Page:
Are you about to move to the Netherlands and are trying to get to grips with the Dutch school system? Then you have come to the right place. Below you will find a broad strokes overview of education in the Netherlands.
Let’s start with the easy stuff. Education in the Netherlands is compulsory (leerplicht) from the age of five to 16. By 16 children should have a diploma, but if they don’t, then education remains compulsory until they do or until they reach the age of 18, whichever happens first.
Ages 0-5: Day Care/Crèche/Nursery (Kinderopvang/Peuterspeelzaal)
From zero to five, children in the Netherlands can take part in non-compulsory education opportunities. Alternatively, they can be looked after by their parents, relatives, or another caregiver.
Ages 4-12: Primary School (Basisschool)
Primary school is made up of eight grades or groepen (groups) as they are known in Dutch. As mentioned above, education is not compulsory until age five, i.e. groep two. At this age level the focus is on writing, maths, reading, and other general subjects. English is introduced in groep seven, if not earlier. Basisschool is also where children learn about traffic rules culminating in a cycling exam in groep seven and earning a cycling diploma.
Ages 12-16+: Secondary School (Middelbare school)
This is where things start to get a little more complicated. Prior to arriving in secondary school, children take an exam in groep eight called the CITO exam. The results of this exam, together with their overall performance throughout primary school determines which branch of secondary school they will partake in:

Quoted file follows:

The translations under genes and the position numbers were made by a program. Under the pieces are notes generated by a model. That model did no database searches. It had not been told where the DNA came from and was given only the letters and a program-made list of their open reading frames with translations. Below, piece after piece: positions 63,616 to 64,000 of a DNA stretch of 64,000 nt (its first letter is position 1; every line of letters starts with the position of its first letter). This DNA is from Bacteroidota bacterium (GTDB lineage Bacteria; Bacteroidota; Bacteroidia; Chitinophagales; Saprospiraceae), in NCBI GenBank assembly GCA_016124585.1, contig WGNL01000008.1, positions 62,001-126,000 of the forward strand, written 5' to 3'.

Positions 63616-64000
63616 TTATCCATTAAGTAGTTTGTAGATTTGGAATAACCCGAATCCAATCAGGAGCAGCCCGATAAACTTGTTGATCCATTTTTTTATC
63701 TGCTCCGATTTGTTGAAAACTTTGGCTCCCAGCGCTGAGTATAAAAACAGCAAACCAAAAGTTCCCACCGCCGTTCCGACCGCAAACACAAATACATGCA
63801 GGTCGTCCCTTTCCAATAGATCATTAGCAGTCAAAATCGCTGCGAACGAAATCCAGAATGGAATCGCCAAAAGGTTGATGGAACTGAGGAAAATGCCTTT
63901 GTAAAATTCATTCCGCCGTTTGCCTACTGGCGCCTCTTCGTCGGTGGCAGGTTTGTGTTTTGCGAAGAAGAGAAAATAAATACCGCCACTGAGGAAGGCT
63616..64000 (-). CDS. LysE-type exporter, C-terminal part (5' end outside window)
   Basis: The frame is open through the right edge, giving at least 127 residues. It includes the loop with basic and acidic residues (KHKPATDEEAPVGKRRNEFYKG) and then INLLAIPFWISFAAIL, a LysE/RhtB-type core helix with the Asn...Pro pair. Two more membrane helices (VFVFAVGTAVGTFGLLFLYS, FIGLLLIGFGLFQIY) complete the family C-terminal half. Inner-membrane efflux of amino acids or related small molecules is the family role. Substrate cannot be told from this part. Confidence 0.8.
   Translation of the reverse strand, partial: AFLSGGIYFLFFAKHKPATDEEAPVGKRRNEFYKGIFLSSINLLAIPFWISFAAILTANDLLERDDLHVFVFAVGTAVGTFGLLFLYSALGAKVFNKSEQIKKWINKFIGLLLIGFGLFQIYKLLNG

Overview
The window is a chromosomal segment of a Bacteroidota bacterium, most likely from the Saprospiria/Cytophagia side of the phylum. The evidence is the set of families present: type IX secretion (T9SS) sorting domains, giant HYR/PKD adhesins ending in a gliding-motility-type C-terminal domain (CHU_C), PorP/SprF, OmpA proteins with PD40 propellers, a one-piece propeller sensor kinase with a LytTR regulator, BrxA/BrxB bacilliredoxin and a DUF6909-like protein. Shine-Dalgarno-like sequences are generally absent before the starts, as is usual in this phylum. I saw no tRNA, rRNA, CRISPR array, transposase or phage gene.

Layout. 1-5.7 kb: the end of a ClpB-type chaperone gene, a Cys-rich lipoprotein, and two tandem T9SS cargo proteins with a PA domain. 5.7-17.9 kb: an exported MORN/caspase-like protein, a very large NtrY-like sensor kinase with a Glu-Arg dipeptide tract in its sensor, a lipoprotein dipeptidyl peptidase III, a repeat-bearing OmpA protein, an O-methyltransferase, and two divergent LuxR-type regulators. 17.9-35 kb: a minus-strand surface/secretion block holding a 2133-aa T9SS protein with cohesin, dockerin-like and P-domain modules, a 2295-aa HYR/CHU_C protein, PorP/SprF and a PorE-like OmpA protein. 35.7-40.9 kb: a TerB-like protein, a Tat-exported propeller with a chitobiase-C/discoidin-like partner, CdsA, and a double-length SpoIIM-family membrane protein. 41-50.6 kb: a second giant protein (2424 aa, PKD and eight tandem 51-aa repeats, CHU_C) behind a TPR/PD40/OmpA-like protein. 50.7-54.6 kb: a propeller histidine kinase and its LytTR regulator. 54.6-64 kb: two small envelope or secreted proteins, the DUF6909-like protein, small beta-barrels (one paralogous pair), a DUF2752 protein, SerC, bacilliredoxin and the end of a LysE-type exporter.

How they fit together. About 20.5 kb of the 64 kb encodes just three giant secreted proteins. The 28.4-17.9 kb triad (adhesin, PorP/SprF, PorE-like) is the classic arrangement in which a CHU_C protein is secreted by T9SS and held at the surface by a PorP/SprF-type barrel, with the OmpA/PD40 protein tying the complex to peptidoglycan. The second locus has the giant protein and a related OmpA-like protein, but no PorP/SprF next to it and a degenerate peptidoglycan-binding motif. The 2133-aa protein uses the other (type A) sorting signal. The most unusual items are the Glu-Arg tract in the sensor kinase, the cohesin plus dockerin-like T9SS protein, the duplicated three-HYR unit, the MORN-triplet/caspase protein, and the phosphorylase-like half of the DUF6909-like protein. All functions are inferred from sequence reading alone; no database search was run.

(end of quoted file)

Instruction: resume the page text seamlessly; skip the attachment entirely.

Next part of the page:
– VMBO (Four Years in Duration)
This branch is a preparatory vocationally orientated practical training, which leads to vocational training (MBO).
– HAVO (Five Years in Duration)
This branch is a general preparatory education for studying at a University of Applied Sciences (HBO).
– VWO (Six Years in Duration)
This branch is an education focusing on theoretical knowledge, preparing an individual for studying at a research university (WO). You might also hear the words atheneum and gymnasium (https://en.wikipedia.org/wiki/Atheneum_(school)) when discussing this branch.
Higher Education / University
Traditionally, an MBO or HAVO diploma will allow you to study at HBO level, which basically stands for “higher professional education” and is oriented towards higher learning and professional training. After HBO, students can continue their education and earn a master’s or they can exit and join the job market.
A VWO diploma (or HBO degree) allows you to study at WO level, which is organised around a three-cycle system consisting of bachelor’s, master’s and PhD degrees.